• Preparing the president for press conferences and speeches

At some junctures, the White House may opt to have a deputy press secretary on staff as well, in addition to the main press secretary. This role is similarly flexible and potentially wide-ranging. For example, in early 2019, near the end of Huckabee Sanders’ tenure as White House press secretary, a deputy press secretary was hired to handle inquiries about congressional oversight and the U.S. Department of Justice.

Microphones set up for a press briefing.

How to Become a White House Press Secretary

Recent White House press secretaries had professional backgrounds as PR spokespeople, political organizers and TV personalities, among other roles. Spicer, for instance, founded his own PR firm and worked for the Republican National Committee prior to becoming White House press secretary.

Why experience matters so much for becoming press secretary

This type of combined PR and political experience is especially valuable for becoming a press secretary or deputy press secretary, as these roles are highly competitive and usually awarded to seasoned communications professionals. In other words, being a White House press secretary/deputy press secretary requires both political and professional acumen.

Someone in this role will not only be closely aligned and familiar with the policies of the current administration, but also have the proven capacity to create, deliver and improve PR messaging related to them. Moreover, they must be capable of doing all of that while under the unique strain of being one of the most recognizable faces and voices of the administration. Experience in PR and the political sphere is essential to building such capabilities.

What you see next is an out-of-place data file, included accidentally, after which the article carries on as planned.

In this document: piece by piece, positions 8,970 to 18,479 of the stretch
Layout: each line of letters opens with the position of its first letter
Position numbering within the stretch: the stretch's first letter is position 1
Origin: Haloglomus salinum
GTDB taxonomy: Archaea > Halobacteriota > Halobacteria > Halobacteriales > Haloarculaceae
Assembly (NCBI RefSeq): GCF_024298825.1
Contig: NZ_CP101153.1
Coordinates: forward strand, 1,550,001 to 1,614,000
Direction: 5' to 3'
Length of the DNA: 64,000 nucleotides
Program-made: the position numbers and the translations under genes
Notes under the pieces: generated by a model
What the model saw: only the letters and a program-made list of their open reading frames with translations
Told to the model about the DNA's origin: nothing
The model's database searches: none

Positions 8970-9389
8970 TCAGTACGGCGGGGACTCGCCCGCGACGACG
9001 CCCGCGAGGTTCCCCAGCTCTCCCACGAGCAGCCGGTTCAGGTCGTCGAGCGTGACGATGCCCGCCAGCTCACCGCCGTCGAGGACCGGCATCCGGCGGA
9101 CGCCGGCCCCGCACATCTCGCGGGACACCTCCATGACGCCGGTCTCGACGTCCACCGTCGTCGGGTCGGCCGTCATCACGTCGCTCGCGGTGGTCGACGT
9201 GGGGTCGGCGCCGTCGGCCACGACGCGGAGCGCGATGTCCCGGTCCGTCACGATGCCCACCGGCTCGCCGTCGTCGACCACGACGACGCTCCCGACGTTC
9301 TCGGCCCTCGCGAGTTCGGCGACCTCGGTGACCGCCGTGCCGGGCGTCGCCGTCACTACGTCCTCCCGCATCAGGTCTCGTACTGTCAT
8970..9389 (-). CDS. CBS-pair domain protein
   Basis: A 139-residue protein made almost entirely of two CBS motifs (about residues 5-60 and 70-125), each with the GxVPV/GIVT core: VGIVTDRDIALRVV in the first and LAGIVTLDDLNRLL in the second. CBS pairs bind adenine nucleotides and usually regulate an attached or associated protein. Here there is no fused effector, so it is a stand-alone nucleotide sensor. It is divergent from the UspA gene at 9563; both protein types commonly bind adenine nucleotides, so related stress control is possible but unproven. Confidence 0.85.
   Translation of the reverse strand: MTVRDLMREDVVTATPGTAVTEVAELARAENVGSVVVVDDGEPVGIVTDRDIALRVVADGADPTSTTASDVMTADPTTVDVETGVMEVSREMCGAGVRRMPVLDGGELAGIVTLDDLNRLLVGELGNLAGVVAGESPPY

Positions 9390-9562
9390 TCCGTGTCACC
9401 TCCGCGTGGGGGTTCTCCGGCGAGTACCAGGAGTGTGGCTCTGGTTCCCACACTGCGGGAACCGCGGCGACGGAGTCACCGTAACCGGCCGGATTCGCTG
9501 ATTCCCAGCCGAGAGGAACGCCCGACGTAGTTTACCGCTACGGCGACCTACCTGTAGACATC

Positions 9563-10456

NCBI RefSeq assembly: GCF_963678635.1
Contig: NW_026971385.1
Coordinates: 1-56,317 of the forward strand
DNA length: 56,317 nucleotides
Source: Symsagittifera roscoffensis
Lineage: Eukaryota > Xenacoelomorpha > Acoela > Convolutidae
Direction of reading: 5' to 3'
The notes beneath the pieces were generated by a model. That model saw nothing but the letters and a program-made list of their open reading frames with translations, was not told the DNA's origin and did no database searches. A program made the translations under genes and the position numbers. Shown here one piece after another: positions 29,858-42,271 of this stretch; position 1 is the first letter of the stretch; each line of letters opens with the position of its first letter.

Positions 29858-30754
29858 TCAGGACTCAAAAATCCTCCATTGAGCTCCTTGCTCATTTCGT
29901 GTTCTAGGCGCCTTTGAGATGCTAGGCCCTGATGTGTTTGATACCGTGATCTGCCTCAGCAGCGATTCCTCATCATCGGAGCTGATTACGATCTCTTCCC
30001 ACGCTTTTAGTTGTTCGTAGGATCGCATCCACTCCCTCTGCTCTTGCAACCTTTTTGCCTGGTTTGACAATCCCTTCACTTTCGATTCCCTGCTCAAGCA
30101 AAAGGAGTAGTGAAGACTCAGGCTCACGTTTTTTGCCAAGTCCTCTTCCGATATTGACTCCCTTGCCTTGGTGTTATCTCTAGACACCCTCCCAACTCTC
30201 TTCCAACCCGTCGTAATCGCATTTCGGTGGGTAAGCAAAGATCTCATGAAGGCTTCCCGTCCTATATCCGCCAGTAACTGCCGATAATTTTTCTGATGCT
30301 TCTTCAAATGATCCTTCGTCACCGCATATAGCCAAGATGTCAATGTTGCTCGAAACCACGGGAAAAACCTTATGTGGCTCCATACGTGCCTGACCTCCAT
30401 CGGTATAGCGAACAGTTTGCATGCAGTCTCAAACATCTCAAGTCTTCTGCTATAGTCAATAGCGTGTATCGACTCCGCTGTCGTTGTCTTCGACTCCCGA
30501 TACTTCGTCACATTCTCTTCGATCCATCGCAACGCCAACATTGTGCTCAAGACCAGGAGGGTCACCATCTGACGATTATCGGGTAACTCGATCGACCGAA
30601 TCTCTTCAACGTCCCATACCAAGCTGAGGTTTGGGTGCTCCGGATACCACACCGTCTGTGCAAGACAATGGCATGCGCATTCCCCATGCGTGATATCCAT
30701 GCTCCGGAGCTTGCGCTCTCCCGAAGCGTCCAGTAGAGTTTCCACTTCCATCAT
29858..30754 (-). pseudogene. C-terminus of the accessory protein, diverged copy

What type of degree is helpful for a potential White House press secretary?

There is no hard and fast requirement for a specific degree when aiming to become White House press secretary. However, some areas of study seem to be more helpful than others. Huckabee Sanders concentrated in political science and mass communications, while Spicer had a degree in government.

Other domains that can build the necessary connections and skills needed for the role include:

  • PR
  • Journalism
  • Advertising
  • English
  • Business

The online Master’s in Strategic Public Relations (SPR) degree from the George Washington University (GW) provides rigorous training in modern PR theory and practice. Students engage with topics relevant to the White House press secretary role through courses such as Media Relations in a Digital World, Political Socialization and Public Opinion, and Issues Management and Crisis Communications.

To learn more about the program and its curriculum, visit the overview page. You can also answer a few quick questions to receive a copy of our brochure with additional information.

 

Recommended Reading

How to Become a Better PR Professional

How to Begin a Career in Politics

George Washington University Public Relations Program

 

Sources

White House Press Secretary Says Daily Briefings Aren’t Coming Back any Time Soon

Why President? How The U.S. Named Its Leader